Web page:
The Campus Garden at N.C. Central University continues to preserve despite the pandemic and not having that many active volunteers this semester. Photo by Micah Sneed/Campus Echo Reporter.

NCCU Campus Garden continues to thrive this semester

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In between the Biomanufacturing Research Institute and Technology building,  and the Mary Townes Science Building at N.C. Central University is a little forgotten patch of land.

A place where students can go to do community service, enjoy events where poetry is told in the serene background, and where students work with one another with little reservation.

Despite not being well known and not in its best shape right now during the COVID-19 pandemic, the campus garden has generated new interest among students who desire to return it to its previous glory. 

Most of the dedicated volunteers to the garden have graduated, which has left no one to take over the responsibility, according to Campus Garden President Kristen Hauser.

Hauser, who is a sophomore at NCCU, plans to bring life and activity back to the garden by  “completely revamping the infrastructure of the area”  and building relationships with campus organizations and within the city of Durham.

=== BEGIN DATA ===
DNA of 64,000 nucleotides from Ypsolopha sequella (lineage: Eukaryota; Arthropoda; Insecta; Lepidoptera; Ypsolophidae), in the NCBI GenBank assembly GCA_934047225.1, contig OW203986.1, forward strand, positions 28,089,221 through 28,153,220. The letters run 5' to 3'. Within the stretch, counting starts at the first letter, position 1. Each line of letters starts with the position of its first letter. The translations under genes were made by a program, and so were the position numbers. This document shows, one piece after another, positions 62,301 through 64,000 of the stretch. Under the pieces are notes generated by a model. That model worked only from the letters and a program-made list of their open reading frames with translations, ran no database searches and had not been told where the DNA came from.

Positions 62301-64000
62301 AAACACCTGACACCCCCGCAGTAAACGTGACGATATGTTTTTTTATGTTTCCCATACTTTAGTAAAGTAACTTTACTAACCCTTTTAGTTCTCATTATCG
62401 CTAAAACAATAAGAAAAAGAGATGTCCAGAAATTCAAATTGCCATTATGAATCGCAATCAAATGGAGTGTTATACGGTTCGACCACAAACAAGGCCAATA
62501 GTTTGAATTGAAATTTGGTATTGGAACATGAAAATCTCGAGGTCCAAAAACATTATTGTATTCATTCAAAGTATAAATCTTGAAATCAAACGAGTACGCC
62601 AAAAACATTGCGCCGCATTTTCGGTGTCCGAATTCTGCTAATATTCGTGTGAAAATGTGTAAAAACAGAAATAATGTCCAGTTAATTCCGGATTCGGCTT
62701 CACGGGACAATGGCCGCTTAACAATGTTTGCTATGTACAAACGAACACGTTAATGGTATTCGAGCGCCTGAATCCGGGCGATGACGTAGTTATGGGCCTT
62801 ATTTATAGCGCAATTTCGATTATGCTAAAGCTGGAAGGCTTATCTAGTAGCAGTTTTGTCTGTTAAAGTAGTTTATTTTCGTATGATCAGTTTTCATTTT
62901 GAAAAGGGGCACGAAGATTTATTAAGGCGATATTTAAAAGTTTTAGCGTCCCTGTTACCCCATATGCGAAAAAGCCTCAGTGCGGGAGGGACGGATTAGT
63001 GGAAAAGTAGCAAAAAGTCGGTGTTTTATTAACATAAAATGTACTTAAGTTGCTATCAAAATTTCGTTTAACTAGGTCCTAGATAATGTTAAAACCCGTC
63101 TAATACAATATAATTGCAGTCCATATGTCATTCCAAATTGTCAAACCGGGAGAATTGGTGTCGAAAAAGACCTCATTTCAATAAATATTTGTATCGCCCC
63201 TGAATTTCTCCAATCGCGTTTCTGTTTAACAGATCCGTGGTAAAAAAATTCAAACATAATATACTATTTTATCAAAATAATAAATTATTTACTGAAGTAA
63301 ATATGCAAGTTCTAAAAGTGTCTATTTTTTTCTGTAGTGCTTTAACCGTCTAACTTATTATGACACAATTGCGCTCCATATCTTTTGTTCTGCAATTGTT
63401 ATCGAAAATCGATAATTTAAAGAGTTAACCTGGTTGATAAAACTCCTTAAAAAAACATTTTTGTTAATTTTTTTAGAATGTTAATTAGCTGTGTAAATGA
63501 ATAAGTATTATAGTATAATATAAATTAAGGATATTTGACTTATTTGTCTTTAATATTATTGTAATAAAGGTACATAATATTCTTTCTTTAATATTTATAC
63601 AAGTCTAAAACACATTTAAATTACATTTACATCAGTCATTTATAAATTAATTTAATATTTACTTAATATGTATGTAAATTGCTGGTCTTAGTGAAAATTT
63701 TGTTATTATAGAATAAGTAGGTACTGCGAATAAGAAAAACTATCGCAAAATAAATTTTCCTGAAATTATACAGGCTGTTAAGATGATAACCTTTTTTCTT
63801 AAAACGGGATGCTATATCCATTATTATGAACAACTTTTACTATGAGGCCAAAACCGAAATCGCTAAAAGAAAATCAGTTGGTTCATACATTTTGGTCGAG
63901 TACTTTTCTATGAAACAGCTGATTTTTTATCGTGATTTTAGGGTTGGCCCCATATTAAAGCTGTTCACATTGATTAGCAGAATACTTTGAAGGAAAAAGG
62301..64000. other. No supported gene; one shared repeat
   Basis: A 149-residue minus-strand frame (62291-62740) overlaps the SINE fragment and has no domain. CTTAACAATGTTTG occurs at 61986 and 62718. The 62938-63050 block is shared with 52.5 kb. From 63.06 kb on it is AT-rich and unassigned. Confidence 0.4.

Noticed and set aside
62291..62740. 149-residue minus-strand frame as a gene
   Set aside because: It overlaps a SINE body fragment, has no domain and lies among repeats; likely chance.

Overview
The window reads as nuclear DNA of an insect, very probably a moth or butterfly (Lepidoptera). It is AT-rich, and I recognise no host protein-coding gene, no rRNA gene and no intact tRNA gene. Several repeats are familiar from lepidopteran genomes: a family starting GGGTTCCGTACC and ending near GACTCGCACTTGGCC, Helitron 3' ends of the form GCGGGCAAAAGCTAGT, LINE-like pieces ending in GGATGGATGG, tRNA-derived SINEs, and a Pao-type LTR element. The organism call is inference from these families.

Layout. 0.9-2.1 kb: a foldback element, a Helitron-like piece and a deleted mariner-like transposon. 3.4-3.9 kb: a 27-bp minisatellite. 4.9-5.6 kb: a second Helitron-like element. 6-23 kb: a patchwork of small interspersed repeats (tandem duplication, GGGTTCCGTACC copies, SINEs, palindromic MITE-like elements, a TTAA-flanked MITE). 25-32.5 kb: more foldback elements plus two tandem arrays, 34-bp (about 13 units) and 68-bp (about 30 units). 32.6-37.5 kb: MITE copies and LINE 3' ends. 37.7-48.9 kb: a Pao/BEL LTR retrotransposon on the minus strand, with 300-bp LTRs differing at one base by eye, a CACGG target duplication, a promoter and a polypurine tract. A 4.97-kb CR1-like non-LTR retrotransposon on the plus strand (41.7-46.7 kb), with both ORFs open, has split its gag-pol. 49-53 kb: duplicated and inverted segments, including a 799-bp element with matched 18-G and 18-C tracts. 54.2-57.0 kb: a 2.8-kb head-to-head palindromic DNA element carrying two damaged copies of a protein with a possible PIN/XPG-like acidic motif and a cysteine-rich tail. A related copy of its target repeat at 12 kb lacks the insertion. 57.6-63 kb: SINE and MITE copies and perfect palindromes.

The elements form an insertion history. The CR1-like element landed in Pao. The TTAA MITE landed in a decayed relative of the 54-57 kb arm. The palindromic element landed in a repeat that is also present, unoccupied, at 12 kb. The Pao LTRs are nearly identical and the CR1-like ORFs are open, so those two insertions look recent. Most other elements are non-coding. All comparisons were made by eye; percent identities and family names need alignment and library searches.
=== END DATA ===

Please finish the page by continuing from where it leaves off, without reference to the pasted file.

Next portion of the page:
Hauser has already organized four days where students can come, get muddy and work alongside her. This is no doubt a testimony to her dedication. 

Although the garden runs on student participation, it would not be able to function without the help and guidance of a facility member.

Senior Academic Advisor and Director of NCCU Think Garden, Tamette Farrington, has taken on that responsibility.

Farrington, who began her work with the garden in 2019, acknowledges that the garden has been through many different phases, but is still a  great organization to be apart of.

“It feels good to come together with people in the community and to work for a common cause with just love,” Farrington said.

Even though the pandemic has changed life on NCCU’s campus, it has not deterred Farrington and  Hauser from deciding to do the work themselves.

“North Carolina Central University’s campus is already beautiful, the garden, it just needed some love”, said Farrington. That love and dedication leaves the garden in good hands and with the help from volunteers, it will be as beautiful as any garden on any campus in no time. 

Every Tuesday, Thursday, and Saturday from 9:00 a.m to 12:00 p.m, the Campus Garden is open for students to come volunteer and receive community service hours.

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